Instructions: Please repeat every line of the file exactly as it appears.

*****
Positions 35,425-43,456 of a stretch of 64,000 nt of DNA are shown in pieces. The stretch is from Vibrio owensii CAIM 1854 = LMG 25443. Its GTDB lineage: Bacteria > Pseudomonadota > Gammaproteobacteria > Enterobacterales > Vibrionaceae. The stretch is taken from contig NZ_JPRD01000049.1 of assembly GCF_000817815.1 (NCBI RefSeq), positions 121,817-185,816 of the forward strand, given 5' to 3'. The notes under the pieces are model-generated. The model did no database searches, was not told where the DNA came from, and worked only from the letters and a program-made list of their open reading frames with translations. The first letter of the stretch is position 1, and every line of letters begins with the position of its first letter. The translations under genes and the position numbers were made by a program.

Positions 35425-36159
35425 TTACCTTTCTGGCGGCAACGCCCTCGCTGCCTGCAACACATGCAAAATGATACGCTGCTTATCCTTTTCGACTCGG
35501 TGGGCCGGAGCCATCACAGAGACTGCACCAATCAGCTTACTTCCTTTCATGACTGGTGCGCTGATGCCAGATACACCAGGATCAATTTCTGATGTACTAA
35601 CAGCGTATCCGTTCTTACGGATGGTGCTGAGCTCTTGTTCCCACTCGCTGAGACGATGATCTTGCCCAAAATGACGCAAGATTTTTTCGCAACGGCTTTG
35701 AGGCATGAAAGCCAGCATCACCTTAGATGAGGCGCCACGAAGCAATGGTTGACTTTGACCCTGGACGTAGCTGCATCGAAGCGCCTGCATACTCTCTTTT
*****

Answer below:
Positions 35,425-43,456 of a stretch of 64,000 nt of DNA are shown in pieces. The stretch is from Vibrio owensii CAIM 1854 = LMG 25443. Its GTDB lineage: Bacteria > Pseudomonadota > Gammaproteobacteria > Enterobacterales > Vibrionaceae. The stretch is taken from contig NZ_JPRD01000049.1 of assembly GCF_000817815.1 (NCBI RefSeq), positions 121,817-185,816 of the forward strand, given 5' to 3'. The notes under the pieces are model-generated. The model did no database searches, was not told where the DNA came from, and worked only from the letters and a program-made list of their open reading frames with translations. The first letter of the stretch is position 1, and every line of letters begins with the position of its first letter. The translations under genes and the position numbers were made by a program.

Positions 35425-36159
35425 TTACCTTTCTGGCGGCAACGCCCTCGCTGCCTGCAACACATGCAAAATGATACGCTGCTTATCCTTTTCGACTCGG
35501 TGGGCCGGAGCCATCACAGAGACTGCACCAATCAGCTTACTTCCTTTCATGACTGGTGCGCTGATGCCAGATACACCAGGATCAATTTCTGATGTACTAA
35601 CAGCGTATCCGTTCTTACGGATGGTGCTGAGCTCTTGTTCCCACTCGCTGAGACGATGATCTTGCCCAAAATGACGCAAGATTTTTTCGCAACGGCTTTG
35701 AGGCATGAAAGCCAGCATCACCTTAGATGAGGCGCCACGAAGCAATGGTTGACTTTGACCCTGGACGTAGCTGCATCGAAGCGCCTGCATACTCTCTTTT